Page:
What is Res Ipsa Loquitur
The doctrine of res ipsa loquitur means “the thing speaks for itself.” Imposing a legal interpretation, this doctrine comes forth validating the admissibility of circumstantial evidence and/or secondary evidence when there’s a lack of evidence against the defendant.
In Byrne vs Boadle, this maxim was used for the first time where the complainant was injured by a barrel that dropped from the window of the defendant.
In the abovementioned case, Pollock, C. B., said “here are many incidents from which no presumption of negligence can arise, but this is not true in every case. It is the duty of persons who keep barrels in a warehouse to take care that they do not roll out and I think that such a case will, beyond all doubt, afford prima facie proof of negligence.”
This doctrine intends to help direct the court proceedings to a conclusion, especially if it is established through the implication of this doctrine’s rule that the injury caused to the claimant would not have occurred or taken place if the defendant wasn’t negligible.
This also gives enough cause and evidence to hold the defendant liable for his negligent actions.
- What is Res Ipsa Loquitur
- Essentials of Res Ipsa Loquitur Maxim
- Applicability of Doctrine of Res Ipsa Loquitur
- Section 106 of the Indian Evidence Act
Essentials of Res Ipsa Loquitur Maxim
- The injury caused to the plaintiff shall be a result of an act of negligence.
- There is a lack of evidence, or the evidence presented before the court is insufficient to establish the possibilities of the fault of the plaintiff or third party.
- The defendant owes a duty of care towards the plaintiff, which he has breached.
- There is a significant degree of injury caused to the plaintiff.
Applicability of Doctrine of Res Ipsa Loquitur
The maxim of res ipsa loquitur came into force to benefit the plaintiff as he can use circumstantial evidence to establish negligence.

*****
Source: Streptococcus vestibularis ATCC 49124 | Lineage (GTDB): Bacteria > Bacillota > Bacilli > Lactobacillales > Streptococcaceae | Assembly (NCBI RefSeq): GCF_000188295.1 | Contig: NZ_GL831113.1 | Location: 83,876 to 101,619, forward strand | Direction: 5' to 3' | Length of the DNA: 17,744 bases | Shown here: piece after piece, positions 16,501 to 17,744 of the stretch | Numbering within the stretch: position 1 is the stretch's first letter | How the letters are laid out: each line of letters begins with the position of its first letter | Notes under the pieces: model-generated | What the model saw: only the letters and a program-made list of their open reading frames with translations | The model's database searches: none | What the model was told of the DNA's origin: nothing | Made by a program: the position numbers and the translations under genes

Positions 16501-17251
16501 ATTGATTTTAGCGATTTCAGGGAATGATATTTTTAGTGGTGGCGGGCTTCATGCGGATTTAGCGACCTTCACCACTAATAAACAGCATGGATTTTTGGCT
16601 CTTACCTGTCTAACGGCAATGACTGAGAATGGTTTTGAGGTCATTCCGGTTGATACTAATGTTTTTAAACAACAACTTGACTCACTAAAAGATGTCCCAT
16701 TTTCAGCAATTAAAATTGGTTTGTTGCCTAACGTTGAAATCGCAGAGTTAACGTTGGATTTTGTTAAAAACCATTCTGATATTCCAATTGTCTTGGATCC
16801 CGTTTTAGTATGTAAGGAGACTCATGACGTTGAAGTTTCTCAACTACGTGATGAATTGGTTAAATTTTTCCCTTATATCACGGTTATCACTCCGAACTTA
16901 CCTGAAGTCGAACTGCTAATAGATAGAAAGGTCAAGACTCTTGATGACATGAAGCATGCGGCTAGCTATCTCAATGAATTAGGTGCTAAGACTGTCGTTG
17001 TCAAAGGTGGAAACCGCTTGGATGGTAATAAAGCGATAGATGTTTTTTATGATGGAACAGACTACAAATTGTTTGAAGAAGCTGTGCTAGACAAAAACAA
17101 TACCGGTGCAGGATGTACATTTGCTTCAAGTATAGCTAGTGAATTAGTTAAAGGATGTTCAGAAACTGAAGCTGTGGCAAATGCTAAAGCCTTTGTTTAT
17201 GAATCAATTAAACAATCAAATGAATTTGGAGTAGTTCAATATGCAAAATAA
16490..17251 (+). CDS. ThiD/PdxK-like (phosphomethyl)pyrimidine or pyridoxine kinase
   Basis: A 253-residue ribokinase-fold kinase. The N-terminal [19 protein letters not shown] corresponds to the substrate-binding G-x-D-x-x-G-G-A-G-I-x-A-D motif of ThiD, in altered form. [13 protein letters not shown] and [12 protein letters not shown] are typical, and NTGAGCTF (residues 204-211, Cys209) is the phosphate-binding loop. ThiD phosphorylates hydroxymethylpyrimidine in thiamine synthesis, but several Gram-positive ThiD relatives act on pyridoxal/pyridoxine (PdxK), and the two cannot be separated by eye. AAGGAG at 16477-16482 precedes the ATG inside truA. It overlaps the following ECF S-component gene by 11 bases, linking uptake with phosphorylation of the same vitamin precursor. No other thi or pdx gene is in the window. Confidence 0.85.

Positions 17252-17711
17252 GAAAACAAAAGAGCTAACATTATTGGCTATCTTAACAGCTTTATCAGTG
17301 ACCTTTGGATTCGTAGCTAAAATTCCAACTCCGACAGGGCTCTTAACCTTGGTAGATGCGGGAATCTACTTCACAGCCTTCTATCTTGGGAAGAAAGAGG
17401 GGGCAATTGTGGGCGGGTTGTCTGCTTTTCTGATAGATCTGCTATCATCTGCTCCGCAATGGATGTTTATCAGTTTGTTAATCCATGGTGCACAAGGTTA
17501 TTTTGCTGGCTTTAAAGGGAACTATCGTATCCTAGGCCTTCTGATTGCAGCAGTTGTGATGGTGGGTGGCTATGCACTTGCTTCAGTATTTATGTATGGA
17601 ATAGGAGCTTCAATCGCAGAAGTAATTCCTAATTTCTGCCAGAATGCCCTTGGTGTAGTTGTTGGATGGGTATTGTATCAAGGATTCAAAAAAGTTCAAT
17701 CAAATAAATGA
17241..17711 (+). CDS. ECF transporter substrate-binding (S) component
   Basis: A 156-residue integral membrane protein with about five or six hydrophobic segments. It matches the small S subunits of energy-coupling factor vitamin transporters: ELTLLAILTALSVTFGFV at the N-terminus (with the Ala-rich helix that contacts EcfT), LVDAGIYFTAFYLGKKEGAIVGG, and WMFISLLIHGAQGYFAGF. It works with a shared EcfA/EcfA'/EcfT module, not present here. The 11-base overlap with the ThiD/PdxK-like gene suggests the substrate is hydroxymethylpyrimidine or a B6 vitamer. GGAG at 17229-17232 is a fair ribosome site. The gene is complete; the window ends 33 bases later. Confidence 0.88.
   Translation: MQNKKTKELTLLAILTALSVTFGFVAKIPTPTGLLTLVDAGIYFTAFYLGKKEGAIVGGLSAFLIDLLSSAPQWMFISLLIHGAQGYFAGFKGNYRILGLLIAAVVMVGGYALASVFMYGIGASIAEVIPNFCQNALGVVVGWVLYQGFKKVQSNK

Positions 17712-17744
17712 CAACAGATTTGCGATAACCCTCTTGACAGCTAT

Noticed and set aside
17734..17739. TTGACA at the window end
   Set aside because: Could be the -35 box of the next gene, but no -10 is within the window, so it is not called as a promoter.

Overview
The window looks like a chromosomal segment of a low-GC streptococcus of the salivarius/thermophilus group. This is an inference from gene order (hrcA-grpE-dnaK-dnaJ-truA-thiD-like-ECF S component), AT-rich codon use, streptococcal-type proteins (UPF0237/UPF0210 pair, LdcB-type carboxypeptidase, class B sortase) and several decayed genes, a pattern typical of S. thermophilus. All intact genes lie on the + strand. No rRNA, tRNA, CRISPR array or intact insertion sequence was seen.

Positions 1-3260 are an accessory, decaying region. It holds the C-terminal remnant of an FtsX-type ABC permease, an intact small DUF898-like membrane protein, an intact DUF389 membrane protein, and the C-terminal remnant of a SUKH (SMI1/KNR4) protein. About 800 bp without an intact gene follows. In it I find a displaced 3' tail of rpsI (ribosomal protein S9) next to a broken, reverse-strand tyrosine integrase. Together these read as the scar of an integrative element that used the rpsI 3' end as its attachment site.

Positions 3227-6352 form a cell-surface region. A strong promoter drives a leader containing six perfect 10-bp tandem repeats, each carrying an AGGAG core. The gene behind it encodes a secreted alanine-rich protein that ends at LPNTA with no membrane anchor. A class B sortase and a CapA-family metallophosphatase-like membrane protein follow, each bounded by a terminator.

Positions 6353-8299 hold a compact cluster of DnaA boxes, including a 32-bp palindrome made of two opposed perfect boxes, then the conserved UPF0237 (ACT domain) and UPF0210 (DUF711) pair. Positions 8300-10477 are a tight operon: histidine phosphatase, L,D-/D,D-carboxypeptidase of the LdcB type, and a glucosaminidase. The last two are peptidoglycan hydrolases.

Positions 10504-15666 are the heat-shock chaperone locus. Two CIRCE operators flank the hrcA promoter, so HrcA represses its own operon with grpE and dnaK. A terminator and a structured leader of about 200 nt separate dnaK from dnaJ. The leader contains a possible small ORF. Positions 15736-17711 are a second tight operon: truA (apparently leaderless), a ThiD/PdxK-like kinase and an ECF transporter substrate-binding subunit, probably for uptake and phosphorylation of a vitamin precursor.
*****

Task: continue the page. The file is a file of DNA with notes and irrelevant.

Consequently, it shifts the burden of proof on the defendant, logic being, where there is an event of unexplained cause, usually, the one that does not occur without the defendant’s negligence in controlling the action which has caused the injury to the claimant or destroyed his goods.
In this scenario, the court shall presume negligence on the part of the defendant in such a case unless it includes an appropriate explanation compatible with his taking reasonable care.
In Achutrao Haribhau Khodwa and Others vs State of Maharashtra and Others, it was considered that the maxim should not be applied in the case of general incidences of neglect and shall only be reflected when there is a significant degree of injury caused.
Section 106 of the Indian Evidence Act
Section 106 of the Act provides that when any fact is especially within the knowledge of any person, the burden of proving that fact is upon him.
- When a person does an act with some intention other than which the character and circumstances of the act suggest, the burden of proving that intention is upon him.
- A is charged with travelling on a railway without a ticket. The burden of proving that he had a ticket is on him, and if B wishes the court to believe that A was elsewhere, then he must prove it.
It is pertinent (relevant or applicable to a particular matter) to note that this section applies only to parties to the suit. It implies that the responsibility of proving negligence rests on the person who alleges it.
In Ishwari vs Karnataka 1994 SC, the Hon’ble court held that “where a man and women were found hiding under the bed in a bedroom of the person who was found dead from injuries, the proof lies upon them to explain their presence and also the circumstances in which the deceased met his death.”
It is important to note that this doctrine does not apply to instances where it is susceptible for anyone else other than the defendant to be in knowledge of any such cause of action as being claimed. It is, in fact, an opportunity for defence when the facts especially lie solely in the knowledge or insight of the defendant.
For example: Under section 9 of the Foreigners Act, the burden of proof lies on the person who claims to be or not to be a foreigner.